Many of the district’s remaining 50 schools, including its large and small high schools, would get basic upgrades and small projects – new heating systems, energy-efficient windows, updated restrooms, athletic field and playground upgrades, replacement of worn carpets, masonry repairs and more. The bond would also finance a permanent building for the Science and Math Institute, now located in portable classrooms at Point Defiance Park.
The only schools that would remain virtually untouched by the bond are a half-dozen that have either been recently constructed or deemed in good condition: Geiger, Jefferson, Stafford and Mann elementary schools, and Baker and First Creek middle schools.
Wilson is one of the newer of the schools on Tacoma’s list for major improvements. Others were originally built in the 1920s. The average age is 74 years.
Three of the schools –McCarver and Washington elementary schools and Stewart Middle School – have historic register designations, and the district promises renovations will preserve their exterior architectural character.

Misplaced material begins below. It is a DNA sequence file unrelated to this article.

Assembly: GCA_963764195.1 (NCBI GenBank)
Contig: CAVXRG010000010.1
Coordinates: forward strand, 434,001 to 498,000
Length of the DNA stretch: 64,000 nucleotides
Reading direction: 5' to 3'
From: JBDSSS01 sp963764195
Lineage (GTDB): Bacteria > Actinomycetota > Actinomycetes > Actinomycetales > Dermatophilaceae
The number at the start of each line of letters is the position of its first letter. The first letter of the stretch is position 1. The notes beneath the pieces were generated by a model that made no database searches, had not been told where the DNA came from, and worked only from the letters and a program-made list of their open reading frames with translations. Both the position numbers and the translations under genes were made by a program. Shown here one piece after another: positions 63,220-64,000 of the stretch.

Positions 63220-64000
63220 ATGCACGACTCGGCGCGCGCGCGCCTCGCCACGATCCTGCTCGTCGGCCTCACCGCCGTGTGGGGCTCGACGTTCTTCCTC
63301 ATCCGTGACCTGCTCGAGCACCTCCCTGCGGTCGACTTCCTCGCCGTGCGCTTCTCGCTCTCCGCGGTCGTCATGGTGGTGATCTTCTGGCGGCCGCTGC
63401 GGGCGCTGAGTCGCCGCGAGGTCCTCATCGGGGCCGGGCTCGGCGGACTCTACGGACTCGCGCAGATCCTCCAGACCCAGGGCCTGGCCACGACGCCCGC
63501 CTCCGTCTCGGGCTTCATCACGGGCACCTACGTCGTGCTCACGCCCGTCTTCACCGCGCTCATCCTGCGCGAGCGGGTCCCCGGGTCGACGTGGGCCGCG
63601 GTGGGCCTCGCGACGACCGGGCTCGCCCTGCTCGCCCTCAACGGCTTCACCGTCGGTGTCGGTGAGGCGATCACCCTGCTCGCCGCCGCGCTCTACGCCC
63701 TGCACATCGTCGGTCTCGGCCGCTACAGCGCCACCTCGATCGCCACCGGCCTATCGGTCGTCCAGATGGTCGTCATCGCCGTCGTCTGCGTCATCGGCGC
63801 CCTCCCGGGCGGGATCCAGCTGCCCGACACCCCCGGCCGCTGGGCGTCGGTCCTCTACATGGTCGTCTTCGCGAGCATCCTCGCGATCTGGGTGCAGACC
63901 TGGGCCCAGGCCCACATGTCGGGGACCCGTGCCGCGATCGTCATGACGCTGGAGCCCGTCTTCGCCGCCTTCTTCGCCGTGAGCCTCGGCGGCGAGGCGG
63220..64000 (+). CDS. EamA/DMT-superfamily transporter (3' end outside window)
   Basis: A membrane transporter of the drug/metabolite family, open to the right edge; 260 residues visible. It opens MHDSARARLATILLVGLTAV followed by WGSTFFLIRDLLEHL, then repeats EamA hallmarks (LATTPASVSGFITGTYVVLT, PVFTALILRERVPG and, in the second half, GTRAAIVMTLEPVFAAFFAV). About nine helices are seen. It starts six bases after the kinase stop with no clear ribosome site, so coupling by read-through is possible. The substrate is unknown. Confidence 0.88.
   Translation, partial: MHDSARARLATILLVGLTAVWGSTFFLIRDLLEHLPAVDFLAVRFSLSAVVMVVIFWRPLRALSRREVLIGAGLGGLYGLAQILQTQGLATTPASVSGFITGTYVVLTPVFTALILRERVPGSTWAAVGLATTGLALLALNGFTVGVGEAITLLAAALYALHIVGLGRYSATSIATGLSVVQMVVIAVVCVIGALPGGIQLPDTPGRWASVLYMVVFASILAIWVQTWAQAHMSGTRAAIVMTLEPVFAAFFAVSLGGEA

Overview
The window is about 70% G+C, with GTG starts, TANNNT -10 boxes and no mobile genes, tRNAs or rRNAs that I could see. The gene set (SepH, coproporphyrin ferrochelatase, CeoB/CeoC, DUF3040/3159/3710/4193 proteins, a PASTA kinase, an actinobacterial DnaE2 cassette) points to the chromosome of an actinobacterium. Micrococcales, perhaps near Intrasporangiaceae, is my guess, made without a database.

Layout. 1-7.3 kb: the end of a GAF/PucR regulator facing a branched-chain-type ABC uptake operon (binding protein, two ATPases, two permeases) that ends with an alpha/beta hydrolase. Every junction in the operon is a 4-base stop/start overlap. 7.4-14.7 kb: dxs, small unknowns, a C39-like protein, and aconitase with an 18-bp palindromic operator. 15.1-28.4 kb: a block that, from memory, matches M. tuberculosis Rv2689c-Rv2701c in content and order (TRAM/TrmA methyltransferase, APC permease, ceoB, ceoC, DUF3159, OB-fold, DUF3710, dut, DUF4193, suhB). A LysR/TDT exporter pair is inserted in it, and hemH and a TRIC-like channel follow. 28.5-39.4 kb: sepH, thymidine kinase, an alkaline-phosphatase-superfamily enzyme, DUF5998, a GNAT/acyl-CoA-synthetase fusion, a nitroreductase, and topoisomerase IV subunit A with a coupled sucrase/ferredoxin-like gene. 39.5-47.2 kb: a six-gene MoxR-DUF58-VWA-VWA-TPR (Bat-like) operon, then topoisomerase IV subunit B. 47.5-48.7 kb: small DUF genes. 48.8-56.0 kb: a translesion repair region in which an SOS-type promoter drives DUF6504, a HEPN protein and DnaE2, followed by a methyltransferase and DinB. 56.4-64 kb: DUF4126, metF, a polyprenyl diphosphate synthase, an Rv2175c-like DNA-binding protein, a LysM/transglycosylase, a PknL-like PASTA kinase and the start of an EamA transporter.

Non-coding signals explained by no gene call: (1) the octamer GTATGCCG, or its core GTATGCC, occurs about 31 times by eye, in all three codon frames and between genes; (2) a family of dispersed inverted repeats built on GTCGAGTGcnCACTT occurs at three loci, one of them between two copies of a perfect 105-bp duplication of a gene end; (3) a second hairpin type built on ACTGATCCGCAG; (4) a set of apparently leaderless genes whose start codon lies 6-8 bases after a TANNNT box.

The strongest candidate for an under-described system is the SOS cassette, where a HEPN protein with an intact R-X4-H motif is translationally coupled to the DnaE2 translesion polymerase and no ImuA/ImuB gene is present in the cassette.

SOME SAY TIME IS NOW; OTHERS FEAR COST
Bond proponents say that with interest rates at historic lows and construction firms hungry for work, now is the time to launch a new building program. They say it will be more efficient to rebuild and remodel now than to wait for major breakdowns in the future.
But bond opponents say voters are still under financial strain from the recession and are in no mood to sign on for long-term debt.
Ken Miller said he will vote “No,” with some regret.
He believes that a school building boom financed by the bond would be a distraction from the difficult academic work that must be done to improve Tacoma schools.